myKey.SetValue("Pi", "3.14");    

If you want to create a hidden key, simply put a "\0" into the key name.

var myKey = hkcu.CreateSubKey("My\0Key");

Run regedit, and try to access the hidden key (it will be displayed as "My", since the rest has been stripped away when Win32 API encounters the NULL character), and you will see an error message, like below. 


Enumerate subkeys of a key:

foreach (var subkeyName in key.GetSubKeyNames())
    var subkey = key.OpenSubKey(subkeyName);
    // Do whatever here...

Enumerate values of a key: 

foreach (var valueName in key.GetValueNames())
    var kind = key.GetValueKind(valueName);
    var data = key.GetValue(valueName);
    // Do whatever here...

Easy, isn't it?

Using the NtRegEdit  

NtRegEdit mimics functionalities of Windows RegEdit utilities, but is less powerful. It is mainly for demo purpose, so don't ask too much.

However it can create / delete hidden keys, which is a fun thing to play with. I like seeing how Windows RegEdit complains about those keys. Hidden keys are displayed with backslashes replacing NULL character, eg if a key is displayed as "My\Secret" in NtRegEdit, that means its real name is {"M", "y", NULL, "S", "e", "c", "r", "e", "t"}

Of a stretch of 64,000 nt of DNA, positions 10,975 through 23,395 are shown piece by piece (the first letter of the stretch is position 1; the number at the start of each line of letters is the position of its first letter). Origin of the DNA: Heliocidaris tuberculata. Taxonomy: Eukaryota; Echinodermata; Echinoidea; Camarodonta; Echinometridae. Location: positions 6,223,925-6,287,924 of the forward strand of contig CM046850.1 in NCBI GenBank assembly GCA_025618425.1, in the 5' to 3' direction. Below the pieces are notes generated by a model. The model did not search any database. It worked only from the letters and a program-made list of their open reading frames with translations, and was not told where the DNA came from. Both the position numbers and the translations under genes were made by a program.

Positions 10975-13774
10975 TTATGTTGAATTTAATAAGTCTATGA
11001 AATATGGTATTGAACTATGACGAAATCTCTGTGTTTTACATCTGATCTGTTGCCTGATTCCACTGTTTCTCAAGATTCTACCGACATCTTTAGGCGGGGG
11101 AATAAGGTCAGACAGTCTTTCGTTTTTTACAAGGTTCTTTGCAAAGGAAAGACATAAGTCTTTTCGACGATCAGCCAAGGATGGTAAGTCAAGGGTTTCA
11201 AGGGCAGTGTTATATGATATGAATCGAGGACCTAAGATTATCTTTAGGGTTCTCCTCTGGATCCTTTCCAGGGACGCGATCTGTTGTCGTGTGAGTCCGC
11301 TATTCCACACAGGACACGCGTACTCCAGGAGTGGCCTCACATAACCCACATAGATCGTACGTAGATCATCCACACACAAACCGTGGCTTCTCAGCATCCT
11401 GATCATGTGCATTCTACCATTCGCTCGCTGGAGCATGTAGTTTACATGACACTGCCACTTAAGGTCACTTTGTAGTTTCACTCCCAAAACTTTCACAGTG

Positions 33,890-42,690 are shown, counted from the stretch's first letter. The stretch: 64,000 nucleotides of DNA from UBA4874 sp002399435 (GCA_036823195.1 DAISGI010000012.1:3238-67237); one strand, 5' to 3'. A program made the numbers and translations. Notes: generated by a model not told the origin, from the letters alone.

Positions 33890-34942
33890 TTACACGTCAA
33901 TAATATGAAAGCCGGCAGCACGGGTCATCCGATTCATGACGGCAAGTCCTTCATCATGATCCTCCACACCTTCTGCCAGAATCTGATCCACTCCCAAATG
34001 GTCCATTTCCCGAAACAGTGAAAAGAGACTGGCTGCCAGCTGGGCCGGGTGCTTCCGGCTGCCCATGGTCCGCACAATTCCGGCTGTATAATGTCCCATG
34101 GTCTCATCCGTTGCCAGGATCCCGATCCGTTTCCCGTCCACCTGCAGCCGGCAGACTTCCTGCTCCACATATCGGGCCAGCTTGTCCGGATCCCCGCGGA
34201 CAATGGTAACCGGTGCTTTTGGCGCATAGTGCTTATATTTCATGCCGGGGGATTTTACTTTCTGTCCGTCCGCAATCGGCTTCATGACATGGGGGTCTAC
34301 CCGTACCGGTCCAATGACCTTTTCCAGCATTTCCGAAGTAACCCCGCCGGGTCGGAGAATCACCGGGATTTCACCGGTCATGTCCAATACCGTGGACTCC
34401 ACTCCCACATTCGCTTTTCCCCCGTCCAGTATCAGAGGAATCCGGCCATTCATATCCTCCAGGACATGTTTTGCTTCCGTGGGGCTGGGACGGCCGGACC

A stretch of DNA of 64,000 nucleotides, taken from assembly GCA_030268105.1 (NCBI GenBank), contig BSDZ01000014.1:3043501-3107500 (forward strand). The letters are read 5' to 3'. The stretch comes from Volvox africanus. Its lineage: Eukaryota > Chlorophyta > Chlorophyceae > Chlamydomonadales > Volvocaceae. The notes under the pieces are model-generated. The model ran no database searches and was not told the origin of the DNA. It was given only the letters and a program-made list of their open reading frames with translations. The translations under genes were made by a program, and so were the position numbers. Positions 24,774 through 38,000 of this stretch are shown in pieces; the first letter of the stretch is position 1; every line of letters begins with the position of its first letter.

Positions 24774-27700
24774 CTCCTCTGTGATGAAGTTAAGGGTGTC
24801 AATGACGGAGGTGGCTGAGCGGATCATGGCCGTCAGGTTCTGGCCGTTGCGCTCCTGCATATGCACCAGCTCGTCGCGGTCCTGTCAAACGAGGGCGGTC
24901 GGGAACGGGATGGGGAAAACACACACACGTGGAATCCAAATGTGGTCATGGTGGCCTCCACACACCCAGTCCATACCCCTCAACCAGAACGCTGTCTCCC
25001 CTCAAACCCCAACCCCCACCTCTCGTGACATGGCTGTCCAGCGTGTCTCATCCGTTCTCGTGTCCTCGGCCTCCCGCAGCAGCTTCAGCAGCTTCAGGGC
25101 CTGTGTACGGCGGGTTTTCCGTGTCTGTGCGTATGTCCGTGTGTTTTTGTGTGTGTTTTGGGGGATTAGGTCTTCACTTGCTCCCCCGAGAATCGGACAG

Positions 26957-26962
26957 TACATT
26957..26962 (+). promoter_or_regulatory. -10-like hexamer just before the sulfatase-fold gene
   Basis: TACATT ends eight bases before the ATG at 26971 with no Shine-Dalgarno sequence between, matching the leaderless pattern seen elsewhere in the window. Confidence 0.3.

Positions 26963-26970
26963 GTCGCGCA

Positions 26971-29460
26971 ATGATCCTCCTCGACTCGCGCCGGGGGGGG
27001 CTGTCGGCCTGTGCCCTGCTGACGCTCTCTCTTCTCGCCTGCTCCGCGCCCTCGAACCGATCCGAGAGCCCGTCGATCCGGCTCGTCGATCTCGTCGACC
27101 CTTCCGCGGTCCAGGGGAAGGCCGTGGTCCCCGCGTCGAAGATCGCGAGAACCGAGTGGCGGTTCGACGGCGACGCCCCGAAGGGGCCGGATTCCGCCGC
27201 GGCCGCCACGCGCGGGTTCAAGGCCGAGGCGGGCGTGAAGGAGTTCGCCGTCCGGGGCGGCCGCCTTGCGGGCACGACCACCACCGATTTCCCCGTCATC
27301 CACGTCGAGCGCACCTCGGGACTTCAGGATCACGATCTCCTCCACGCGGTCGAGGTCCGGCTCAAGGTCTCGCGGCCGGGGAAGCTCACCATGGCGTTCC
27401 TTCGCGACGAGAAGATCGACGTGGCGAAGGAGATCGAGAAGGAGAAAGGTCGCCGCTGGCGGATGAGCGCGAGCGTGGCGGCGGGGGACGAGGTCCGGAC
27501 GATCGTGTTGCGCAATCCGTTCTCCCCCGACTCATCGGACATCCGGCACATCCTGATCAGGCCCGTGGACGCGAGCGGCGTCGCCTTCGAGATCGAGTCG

Known Problems   

Thought the class structure remains almost the same as .NET registry library,  NtRegistry may behave slightly different and not very optimized. It was not designed with speed in mind, but it should be fast enought for most purposes, unless you plan to massively flood the registry. 

NtRegEdit encounters some privilege-related problems when trying to access certain keys (this happens not very often). I just ignore these "invalid" keys.


Apart from Dan Madden's article, the ntdll wrapper functions were copied from open source project Process Hacker. Icons were acquired from IconArchive.


26 May, 2012 - Submitted first version.


This article, along with any associated source code and files, is licensed under The Code Project Open License (CPOL)

Written By